For decades, Hadid herself was such an "exciting" figure that she could barely get anything built. Instead she taught and did interiors and furniture, winning competitions and a reputation but not much more than that. She explains both her success and her hurdles in terms of her sex, which makes especially good sense in architecture's boys' club. As a woman, Hadid says, "I think you're displaced—they don't expect you to do things like a guy does. So they give you a certain freedom, but whether they accept what you do is another story. ... They couldn't pigeonhole me: I was crazy; the work was crazy; I was Iraqi; I'm a woman."

Hadid's first major building, an art center in Cincinnati, didn't open until 2003, and business started soaring only the year after, when she became the first woman to win the Pritzker Prize, known as architecture's Nobel (at least among architects). She has since become such a hot commodity that there are more than 300 people working in her office in London. Hadid settled there in 1972 and became a British citizen in 1989. She lives around the corner from her offices, and has remained single. Given her work habits and travel schedule, it's hard to see where a partner would fit in.

Hadid has projects all around the world, with buildings going up in Marseilles and Baku and even London (an aquatics center for the 2012 Olympics) and urban plans underway for big chunks of Cairo, Singapore, and Istanbul. Her firm has been growing nonstop, even as other architects have been hit hard by the recession. And she lambastes those who wish she'd have registered its impact too, at least in terms of damping down her work's irrational exuberance. "We are in a period of economical decline—so we should do bad stuff? People are losing jobs—so we should give them bad buildings? What kind of bullshit is that? Show restraint? Why?"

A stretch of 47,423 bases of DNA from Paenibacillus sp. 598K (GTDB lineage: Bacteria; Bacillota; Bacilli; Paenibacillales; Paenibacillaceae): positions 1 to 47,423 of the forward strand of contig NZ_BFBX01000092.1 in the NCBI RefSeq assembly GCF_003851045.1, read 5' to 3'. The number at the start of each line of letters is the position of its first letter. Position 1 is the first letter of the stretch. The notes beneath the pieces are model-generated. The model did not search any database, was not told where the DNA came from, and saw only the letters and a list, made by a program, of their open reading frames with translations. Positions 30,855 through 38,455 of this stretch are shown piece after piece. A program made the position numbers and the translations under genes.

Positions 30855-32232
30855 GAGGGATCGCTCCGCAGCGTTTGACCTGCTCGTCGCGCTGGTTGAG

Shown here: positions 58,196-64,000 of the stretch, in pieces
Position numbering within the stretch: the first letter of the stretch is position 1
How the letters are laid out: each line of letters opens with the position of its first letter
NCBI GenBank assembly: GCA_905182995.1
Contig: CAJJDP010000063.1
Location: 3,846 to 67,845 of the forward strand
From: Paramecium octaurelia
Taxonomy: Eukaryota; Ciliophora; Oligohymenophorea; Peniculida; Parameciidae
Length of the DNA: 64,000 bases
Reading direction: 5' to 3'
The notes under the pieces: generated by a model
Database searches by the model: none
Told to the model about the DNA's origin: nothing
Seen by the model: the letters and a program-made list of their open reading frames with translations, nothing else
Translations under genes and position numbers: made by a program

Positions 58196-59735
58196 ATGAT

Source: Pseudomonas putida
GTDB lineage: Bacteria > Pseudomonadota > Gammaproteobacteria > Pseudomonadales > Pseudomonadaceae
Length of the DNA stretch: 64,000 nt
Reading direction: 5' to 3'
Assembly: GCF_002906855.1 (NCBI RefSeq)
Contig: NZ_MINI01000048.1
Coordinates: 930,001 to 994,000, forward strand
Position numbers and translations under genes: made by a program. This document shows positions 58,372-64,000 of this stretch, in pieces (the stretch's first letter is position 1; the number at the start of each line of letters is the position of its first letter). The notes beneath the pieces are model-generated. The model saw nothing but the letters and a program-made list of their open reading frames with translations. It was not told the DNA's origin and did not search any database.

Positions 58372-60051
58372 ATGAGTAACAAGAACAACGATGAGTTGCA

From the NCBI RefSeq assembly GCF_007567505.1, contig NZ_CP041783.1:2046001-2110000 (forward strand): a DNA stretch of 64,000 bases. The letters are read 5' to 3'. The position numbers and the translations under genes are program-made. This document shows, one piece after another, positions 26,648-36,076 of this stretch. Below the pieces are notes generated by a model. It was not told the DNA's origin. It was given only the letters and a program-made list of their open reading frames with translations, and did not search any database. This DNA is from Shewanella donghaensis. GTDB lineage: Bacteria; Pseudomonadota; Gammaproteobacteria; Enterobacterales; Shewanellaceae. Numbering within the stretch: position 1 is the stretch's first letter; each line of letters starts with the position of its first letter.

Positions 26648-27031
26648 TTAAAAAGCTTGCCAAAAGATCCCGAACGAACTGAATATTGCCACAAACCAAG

Curiously, the Arab Spring may constitute one of the few threats to this Arab woman's practice. Hadid was recently commissioned to design the Central Bank in Baghdad, a city she hasn't seen since 1980. Other works are in progress or planning across the Middle East, where she has become the starchitect of choice, and turmoil does them no good. "Every country there wanted a new project. I hope this is carried on. I'm not sure it will be ... Whatever happens there needs to emerge quite soon, so the stability can be obvious for investing." Coming from someone whose buildings seem to tout instability as the spirit of our age, that statement seems surprising.

Or maybe not so surprising, since it's easy to spot a conservative, nostalgic streak in Hadid. In fine art, modernist abstraction is hardly cutting-edge, and biomorphs like hers date back to the Cold War. Hadid's structures are often praised as "futuristic," but the future they point to has been on show for almost a century, at World's Fairs and in science fiction. John Harwood, a 34-year-old architectural historian at Oberlin College, may speak for a younger generation when he describes Hadid as a "living legend" whose work nevertheless "doesn't wow you with its sophistication. ... It's modernism as fancy shapes."

Hadid has a decent retort. She takes huge pleasure in the sights and sensations of travel, she says. And she sees her work as providing similar excitement to the widest possible public. Her wild projects are conceived "so that people can experience things they wouldn't otherwise. Whether it's a good school, or a nice museum, or a concert hall, or having a nice street or street furniture or a lamp, I think all these things need to be very inspiring."